Consider the hospital that's leading the pack in Sherri's job search -- Sharp in San Diego. When Sherri "walked on the car lot," that recruiter came running, greeted her and acted genuinely interested in seeing what she could do to get Sherri into a new grad nursing position today. What did that cost? Not one, thin dime -- just a little extra effort. Will every recruit sign up? Well, no, but I'll bet a lot of them will. Like many situations in this life, it comes down to attitude. It's why the sun will set in a blazing, red sky to the east of Casablanca before the Minnesota Vikings -- talented as they are -- ever win the Super Bowl. It is also why there will be 10,000 nurses cleaning up puke in Wichita, Kansas, for $17 an hour in 2015 while nurse recruiters from sea to shining sea whine that there just aren't enough Filipino RN's getting visas these days. Yes, I fully expect my words to fall on deaf ears.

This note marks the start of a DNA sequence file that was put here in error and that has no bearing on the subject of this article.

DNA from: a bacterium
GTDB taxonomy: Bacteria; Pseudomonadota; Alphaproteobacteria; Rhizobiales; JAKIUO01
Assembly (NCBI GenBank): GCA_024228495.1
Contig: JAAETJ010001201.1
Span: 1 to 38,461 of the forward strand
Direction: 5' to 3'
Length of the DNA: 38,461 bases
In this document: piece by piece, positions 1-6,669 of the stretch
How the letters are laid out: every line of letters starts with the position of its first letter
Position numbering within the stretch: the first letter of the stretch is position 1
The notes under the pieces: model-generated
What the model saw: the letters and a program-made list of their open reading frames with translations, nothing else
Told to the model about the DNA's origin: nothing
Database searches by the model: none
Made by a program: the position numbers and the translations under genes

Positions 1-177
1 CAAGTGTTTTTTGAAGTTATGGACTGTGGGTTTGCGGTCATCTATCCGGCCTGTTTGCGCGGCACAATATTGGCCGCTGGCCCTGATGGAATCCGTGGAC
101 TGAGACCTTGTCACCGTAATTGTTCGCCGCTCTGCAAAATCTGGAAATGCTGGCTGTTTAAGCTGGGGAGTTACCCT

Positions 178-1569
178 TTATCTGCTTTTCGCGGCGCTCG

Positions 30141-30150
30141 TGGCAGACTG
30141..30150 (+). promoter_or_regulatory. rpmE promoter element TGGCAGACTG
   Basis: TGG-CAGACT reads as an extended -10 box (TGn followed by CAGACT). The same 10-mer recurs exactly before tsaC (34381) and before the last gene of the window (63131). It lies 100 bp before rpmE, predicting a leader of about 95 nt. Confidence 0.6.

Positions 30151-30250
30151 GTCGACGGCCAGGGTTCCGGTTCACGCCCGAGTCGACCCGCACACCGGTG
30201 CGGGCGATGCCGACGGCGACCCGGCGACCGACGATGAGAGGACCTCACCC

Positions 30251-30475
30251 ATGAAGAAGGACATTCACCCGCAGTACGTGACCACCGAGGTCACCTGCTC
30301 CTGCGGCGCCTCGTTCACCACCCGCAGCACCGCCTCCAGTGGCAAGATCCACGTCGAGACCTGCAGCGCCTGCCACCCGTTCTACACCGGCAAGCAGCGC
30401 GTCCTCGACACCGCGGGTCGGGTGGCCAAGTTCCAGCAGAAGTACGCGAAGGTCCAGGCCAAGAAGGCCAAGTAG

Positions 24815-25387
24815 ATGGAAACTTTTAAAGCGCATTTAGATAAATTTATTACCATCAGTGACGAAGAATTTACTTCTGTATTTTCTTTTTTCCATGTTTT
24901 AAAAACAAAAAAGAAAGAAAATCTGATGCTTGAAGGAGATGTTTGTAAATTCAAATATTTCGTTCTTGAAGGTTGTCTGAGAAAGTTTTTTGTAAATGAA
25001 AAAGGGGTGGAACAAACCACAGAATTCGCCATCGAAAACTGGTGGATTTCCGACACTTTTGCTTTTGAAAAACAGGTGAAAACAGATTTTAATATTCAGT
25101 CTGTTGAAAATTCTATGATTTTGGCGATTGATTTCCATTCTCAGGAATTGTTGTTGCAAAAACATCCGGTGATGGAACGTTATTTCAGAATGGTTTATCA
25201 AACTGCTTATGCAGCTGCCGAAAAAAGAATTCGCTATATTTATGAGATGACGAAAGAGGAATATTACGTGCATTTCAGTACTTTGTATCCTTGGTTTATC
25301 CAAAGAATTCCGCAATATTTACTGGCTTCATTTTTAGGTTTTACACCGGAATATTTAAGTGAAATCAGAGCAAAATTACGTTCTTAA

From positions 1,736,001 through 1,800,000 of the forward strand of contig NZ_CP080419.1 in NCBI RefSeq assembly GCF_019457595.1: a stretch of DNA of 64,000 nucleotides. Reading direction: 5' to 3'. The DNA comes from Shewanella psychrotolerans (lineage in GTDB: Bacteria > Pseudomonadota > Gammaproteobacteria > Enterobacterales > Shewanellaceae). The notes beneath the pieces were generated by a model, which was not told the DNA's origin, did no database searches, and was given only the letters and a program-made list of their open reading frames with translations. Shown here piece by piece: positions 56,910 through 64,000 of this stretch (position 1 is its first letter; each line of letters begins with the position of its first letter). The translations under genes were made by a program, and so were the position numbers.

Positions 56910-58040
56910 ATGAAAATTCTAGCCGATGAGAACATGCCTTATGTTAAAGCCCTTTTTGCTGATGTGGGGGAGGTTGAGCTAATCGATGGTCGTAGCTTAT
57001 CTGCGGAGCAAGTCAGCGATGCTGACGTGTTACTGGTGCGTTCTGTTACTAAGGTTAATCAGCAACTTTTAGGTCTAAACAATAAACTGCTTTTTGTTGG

Nurse recruiters need to act more like car salesmen. Blame for the fact that many of them do not lies squarely upon the shoulders of hospital CEO's, most of whom are long drinks of tepid water who spend all day boring others to tears in meetings. The sales manager at a car lot does everything he can to motivate his sales force. He sets quotas and rewards his people when they meet them. He offers "spiffs" -- sell a certain model, pop the right balloon and a crisp $100 bill might fall out. Those sales people who don't close the sale don't eat and eventually find another line of work. Imagine how quickly nursing shortages in places like California, Nevada, Texas and Florida could be alleviated if nurse recruiters were compensated and rewarded more like car salesmen than human resources hacks.